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The MIGS category has undoubtedly changed the management of glaucoma. After more than a decade of use in clinical practice, the longer-term benefits associated with the procedural management of glaucoma are starting to emerge—and they appear to be substantial. In episode 7 of Innovation Journal Club, host I. Paul Singh, MD, sat down with Mark J. Gallardo, MD, to discuss long-term outcomes with canaloplasty and future trends in MIGS.
Long-Term Outcomes With Canaloplasty
A study by Dr. Gallardo and colleagues reporting the 3-year follow-up of patients who received canaloplasty and viscodilation (iTrack; Nova Eye Medical), with or without cataract surgery, for the treatment of primary open-angle glaucoma, demonstrated sustainable reductions in postoperative IOP and medication usage.1 The drop in medication requirement was slightly greater after combination procedures, but the difference was not statistically significant.
The mean IOP in both groups of patients was consistently in the range of 13 to 14 mm Hg at 12, 24, and 36 months postoperatively (Figure 1). A number of patients were able to stop all antiglaucoma medication use, again with a slight benefit for combination procedures: 42.9% in the overall population, 26.1% among those in the iTrack-only group, and 34.1% in the iTrack + cataract surgery group.
“In the past, when we thought about the definition of success, our complete success was meeting the target IOP with no medications. With a lot of the patients who we’re dealing with now going into cataract surgery and implanting a major device, the goal really is to eliminate the medication burden on a number of those patients,” Dr. Gallardo said.
According to Dr. Gallardo, the mechanism of iTrack—mechanical dilation and forceful viscodilation—likely explains the long-term effectiveness he observed. The canaloplasty portion of the procedure functions to mechanically break any herniations that might impede aqueous outflow in the Schlemm canal; viscodilation complements this mechanism by flushing the canal while also opening blockages in the juxtacanalicular tissue, trabecular meshwork, and within collector channels. In all, the procedure has an impact on all the relevant anatomy in the complex aqueous drainage system.
“What you want to be able to do is create enough force within the canal that the viscoelastic not only causes changes to the proximal system, but also dilates things downstream,” Dr. Gallardo said. “I really do think that the force of the viscoelastic that’s introduced has a significant role in the expansion and the microscopic changes to the tissue that occur.”
Trends in MIGS, 2013-2018
It is perhaps unsurprising that a study reviewing MIGS usage trends between 2013 and 2018 found a substantial increase in the number of procedures performed, with a corresponding decrease in the number of traditional incisional glaucoma surgeries during the same period (Figure 2).2
The shift may be explained by a number of factors. For instance, the availability of alternative options for surgically managing glaucoma, especially ones with a more favorable safety profile, should have organically reduced the number of trabeculectomy and tube surgeries performed year over year. Furthermore, that favorable safety profile has facilitated adoption by comprehensive ophthalmologists; the increase in provider base for procedural management, and expansion of this service beyond the sole purview of fellowship-trained glaucoma surgeons, also affects usage rates in the community.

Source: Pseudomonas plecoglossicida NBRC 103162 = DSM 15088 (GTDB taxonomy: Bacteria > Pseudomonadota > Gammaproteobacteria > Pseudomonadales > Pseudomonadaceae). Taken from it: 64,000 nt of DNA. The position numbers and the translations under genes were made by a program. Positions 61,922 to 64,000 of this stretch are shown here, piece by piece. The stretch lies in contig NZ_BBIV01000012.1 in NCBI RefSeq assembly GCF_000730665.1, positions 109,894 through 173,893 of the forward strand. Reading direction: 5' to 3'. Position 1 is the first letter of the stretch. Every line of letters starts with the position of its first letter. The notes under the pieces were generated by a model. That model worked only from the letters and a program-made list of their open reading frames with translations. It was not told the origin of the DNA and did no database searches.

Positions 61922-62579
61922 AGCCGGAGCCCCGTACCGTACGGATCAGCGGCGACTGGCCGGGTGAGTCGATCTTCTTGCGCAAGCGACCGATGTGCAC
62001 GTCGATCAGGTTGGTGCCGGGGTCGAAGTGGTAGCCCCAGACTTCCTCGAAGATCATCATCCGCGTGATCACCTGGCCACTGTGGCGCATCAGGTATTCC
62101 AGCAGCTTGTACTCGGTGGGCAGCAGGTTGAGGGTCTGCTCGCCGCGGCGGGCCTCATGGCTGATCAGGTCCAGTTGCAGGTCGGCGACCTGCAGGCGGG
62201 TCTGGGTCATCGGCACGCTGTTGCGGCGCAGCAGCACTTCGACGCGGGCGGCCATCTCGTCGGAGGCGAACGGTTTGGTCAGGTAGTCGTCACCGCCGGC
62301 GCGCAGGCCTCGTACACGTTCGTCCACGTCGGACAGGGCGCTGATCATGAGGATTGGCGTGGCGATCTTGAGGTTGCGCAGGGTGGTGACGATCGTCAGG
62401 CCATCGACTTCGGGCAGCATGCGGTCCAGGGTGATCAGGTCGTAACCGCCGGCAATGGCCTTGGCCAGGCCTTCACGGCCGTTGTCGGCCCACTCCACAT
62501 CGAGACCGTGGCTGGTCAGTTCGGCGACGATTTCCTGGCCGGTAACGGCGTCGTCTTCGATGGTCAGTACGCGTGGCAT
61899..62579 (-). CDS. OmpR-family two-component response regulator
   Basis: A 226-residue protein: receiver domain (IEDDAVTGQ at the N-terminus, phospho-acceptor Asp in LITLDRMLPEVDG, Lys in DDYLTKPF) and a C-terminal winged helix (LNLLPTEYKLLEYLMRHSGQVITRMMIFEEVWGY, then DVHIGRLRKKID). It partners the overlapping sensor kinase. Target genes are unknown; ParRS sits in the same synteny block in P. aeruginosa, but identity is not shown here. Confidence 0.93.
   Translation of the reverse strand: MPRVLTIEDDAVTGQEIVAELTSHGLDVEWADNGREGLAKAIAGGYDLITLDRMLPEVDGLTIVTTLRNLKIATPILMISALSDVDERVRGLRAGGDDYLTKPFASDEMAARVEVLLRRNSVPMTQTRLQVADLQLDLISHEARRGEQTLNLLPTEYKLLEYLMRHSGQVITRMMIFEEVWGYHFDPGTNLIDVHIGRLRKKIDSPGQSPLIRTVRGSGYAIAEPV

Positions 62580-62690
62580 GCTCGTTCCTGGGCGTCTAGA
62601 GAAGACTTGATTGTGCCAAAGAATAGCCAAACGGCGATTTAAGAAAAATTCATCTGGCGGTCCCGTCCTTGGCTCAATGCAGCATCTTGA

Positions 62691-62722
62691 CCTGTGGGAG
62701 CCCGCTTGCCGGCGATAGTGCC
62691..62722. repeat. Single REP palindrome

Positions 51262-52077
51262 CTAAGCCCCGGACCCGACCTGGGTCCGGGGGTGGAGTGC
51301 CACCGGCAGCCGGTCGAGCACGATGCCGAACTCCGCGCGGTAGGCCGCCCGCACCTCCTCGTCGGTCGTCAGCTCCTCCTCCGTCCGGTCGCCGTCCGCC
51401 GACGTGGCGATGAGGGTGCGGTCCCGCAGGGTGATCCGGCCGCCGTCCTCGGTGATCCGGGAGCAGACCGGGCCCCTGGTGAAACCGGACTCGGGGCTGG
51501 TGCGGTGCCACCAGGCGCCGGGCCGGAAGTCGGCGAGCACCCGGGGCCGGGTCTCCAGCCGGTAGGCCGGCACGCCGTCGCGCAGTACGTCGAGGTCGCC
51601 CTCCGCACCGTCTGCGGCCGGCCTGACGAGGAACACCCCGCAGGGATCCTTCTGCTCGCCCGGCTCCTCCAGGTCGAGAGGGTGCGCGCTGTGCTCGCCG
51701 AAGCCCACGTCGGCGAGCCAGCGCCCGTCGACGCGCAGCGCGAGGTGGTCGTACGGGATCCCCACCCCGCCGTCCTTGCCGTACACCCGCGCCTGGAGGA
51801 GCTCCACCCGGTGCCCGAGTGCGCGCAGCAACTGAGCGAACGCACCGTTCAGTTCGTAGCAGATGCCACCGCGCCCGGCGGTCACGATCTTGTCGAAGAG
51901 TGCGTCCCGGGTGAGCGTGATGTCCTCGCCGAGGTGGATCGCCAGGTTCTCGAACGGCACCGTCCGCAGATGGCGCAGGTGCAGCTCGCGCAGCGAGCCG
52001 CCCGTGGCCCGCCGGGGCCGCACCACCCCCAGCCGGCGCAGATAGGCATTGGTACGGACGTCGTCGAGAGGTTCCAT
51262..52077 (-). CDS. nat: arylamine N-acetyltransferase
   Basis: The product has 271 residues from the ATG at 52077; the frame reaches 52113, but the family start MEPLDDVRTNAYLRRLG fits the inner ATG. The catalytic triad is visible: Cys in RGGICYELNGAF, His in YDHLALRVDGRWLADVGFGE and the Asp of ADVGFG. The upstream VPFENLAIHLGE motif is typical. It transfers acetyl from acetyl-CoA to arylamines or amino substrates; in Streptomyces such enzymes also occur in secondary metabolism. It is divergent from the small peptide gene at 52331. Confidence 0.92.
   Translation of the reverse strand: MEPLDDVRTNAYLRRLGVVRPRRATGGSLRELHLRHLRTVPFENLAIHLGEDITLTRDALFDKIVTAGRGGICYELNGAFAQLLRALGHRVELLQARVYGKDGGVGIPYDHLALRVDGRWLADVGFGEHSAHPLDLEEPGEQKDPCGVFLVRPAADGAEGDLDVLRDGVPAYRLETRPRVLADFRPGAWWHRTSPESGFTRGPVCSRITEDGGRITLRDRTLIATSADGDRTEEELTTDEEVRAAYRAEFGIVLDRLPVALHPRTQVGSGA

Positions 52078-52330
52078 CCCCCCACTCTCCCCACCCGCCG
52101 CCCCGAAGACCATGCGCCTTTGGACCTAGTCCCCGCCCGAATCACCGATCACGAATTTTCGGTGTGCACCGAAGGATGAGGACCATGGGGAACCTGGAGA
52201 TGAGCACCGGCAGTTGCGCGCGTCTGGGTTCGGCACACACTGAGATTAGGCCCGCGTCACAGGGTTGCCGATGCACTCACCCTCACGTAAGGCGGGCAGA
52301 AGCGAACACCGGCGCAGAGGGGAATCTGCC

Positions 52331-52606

And yet, there may be a much simpler explanation: MIGS procedures work.
“When I started practicing, I was doing about eight trabeculectomies a week, and now we probably do about 25 or 30 a year, and that’s because MIGS procedures have worked very well,” Dr. Gallardo said. “If there’s a question of longevity of MIGS procedures, I can tell not only anecdotally, but just by what I see day in and day out in the patients in my practice, that MIGS procedures have prevented patients from requiring filtration surgeries.”
Another trend revealed in the study of MIGS usage patterns was a growth in using combinations of MIGS procedures. Whether or not that is truly surprising may depend on one’s mindset in thinking about offering options to patients. Dr. Singh offered that using two or more devices or procedures, aimed at different anatomy within the drainage pathways, appears to have synergistic effects.
“We’re finding that combing procedures not only provides additional pressure reduction by maybe a point or two, but also provides greater medication burden reduction … and results in fewer nonresponders,” Dr. Singh said.
1. Gallardo MJ. 36-month effectiveness of ab-interno canaloplasty standalone versus combined with cataract surgery for the treatment of open-angle glaucoma. Ophthalmol Glaucoma. Published online February 17, 2022
2. Yang SA, Mitchell W, Hall N, et al; IRIS® Registry Data Analytics Consortium. Trends and usage patterns of minimally invasive glaucoma surgery in the united states: IRIS® Registry Analysis 2013-2018. Ophthalmol Glaucoma. 2021;4(6):558-568.